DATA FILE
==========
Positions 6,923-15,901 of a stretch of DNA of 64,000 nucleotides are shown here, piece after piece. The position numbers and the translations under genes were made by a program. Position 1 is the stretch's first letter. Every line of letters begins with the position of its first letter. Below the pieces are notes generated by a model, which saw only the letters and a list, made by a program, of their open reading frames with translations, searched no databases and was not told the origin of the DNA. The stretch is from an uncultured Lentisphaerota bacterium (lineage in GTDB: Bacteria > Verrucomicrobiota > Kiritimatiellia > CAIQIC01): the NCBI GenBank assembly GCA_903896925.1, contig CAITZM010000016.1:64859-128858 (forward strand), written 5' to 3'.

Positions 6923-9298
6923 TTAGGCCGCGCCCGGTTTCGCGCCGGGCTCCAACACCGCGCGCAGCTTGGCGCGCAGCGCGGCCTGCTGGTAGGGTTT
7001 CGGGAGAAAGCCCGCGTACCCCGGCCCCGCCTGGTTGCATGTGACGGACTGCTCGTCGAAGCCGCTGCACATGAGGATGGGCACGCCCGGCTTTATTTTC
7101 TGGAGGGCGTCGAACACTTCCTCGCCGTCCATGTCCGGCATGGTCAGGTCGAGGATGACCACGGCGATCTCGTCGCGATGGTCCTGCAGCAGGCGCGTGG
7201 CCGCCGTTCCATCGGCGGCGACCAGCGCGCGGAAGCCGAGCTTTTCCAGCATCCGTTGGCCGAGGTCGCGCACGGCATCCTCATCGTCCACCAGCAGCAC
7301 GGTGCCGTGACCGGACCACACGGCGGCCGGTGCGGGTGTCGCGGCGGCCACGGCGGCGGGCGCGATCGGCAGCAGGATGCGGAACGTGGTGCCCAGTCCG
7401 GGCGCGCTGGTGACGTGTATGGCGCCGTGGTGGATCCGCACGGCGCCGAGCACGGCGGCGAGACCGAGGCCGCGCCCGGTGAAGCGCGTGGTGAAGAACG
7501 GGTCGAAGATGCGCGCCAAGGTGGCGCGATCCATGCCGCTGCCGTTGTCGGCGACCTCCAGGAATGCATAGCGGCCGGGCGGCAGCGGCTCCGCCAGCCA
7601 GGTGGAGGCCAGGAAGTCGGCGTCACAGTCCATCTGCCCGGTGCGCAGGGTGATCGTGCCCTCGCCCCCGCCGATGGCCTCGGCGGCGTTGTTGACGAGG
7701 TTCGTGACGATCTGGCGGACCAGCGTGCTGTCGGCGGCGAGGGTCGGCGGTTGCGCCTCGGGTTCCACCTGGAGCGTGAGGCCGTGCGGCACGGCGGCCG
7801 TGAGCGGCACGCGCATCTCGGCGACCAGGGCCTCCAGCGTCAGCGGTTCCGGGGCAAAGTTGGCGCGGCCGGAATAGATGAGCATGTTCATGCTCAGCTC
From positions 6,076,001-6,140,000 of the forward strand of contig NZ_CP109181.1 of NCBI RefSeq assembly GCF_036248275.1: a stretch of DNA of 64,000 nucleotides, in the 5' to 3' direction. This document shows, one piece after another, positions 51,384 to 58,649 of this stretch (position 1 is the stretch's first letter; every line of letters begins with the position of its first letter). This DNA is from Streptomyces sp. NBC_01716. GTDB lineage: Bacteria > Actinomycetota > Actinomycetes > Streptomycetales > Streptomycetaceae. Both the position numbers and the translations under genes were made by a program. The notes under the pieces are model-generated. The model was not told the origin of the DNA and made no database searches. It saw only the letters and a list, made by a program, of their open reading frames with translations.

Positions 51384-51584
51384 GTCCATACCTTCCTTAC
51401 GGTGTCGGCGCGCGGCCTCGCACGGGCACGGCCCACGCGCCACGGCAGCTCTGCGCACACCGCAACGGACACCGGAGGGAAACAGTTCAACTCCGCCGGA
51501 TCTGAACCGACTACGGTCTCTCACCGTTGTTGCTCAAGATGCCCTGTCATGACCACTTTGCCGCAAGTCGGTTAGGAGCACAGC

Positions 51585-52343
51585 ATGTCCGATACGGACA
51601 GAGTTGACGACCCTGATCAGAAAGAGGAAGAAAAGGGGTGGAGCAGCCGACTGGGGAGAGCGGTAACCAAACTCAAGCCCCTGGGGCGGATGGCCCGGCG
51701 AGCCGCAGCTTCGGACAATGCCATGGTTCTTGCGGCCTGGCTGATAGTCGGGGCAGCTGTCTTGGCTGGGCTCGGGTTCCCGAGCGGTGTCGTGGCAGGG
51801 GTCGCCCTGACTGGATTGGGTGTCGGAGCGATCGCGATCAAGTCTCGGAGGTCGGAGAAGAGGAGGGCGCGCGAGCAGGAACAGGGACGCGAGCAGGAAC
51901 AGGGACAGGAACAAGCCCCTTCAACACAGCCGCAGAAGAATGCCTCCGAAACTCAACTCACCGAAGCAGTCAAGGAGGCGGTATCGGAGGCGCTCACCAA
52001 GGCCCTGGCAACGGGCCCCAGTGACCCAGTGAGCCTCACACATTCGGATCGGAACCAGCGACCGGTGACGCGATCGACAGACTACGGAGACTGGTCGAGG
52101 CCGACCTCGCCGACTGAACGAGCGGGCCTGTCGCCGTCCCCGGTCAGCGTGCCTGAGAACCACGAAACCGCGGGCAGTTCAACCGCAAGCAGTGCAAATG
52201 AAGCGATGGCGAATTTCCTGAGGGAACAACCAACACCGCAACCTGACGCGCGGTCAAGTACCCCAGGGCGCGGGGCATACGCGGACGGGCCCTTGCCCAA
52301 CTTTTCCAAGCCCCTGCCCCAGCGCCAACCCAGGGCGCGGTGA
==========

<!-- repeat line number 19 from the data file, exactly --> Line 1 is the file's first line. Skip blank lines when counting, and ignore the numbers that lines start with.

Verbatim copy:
51585 ATGTCCGATACGGACA